Japan’s Supreme Court Rules DNA Testing Not Enough to Sever Paternity
In a surprising ruling, the Supreme Court of Japan claimed DNA testing was not enough to break the bonds of paternity. It sited a 116-year-old law that states, “A child conceived by a wife during marriage shall be presumed to be the child of the husband.” The court also stated that the child’s well being should be placed above scientific facts.
The cases before the Supreme Court involved families where the wives had extramarital affairs that resulted in children. DNA testing was done and proved the husbands were not the fathers. Oddly enough, in two of the three cases, the husbands wanted to remain a legal parent of the children. The mothers were the ones who wanted to sever the paternity. In the third case, it was the husband who wanted to be severed.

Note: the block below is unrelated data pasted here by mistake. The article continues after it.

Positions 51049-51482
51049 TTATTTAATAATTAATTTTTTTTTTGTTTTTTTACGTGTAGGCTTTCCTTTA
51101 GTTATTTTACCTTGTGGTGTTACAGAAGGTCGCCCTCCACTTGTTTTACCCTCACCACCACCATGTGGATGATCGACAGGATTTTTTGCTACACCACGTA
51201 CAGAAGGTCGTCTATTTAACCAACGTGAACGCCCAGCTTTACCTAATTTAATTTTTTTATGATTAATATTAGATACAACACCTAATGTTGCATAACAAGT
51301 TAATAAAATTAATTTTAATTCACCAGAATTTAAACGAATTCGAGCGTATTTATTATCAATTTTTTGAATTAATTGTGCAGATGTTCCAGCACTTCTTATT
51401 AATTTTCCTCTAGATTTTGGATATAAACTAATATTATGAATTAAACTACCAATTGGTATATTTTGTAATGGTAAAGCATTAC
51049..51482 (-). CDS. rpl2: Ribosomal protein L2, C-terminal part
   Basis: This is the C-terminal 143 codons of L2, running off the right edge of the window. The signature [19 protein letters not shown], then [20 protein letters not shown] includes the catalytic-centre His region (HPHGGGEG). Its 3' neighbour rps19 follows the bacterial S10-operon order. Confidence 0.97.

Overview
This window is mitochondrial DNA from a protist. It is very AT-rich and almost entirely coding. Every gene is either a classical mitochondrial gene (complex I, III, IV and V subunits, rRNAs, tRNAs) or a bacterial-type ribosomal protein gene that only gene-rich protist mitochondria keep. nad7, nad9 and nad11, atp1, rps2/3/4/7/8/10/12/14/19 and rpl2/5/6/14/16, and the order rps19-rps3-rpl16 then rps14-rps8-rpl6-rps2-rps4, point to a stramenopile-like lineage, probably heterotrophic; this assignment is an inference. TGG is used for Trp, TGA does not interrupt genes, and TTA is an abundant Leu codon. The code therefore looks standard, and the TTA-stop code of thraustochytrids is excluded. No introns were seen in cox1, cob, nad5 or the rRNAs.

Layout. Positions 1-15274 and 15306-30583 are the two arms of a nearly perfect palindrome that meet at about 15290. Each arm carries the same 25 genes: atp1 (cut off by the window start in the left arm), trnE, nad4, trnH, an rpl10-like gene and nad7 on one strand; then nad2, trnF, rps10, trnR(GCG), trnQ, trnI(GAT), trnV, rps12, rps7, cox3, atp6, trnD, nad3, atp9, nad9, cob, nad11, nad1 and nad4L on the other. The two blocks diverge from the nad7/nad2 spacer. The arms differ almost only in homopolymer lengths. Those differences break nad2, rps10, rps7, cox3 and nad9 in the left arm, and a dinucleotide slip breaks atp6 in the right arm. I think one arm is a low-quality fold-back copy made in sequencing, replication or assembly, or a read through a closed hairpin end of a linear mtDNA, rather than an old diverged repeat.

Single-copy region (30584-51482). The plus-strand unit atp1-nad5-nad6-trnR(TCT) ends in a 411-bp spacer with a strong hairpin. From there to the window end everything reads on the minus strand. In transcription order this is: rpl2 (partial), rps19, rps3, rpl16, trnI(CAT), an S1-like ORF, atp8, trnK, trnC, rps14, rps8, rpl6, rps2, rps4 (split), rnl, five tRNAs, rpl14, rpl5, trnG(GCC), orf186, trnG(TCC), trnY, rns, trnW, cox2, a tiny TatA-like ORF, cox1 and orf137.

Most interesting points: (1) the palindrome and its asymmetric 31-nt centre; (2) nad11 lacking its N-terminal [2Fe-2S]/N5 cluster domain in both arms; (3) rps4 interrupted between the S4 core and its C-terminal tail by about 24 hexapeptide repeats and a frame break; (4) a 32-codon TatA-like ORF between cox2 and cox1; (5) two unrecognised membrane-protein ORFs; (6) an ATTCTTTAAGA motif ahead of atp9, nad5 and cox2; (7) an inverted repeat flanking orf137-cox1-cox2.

Lower courts sided with science and said that DNA testing is enough to break those bonds. DNA testing is considered 99.99 percent accurate.
Now the Supreme Court has spoken and sided with the outdated notion of “presumed” paternity. Two of the five justices disagreed with the ruling and some are calling for a reevaluation of the 116-year-old law.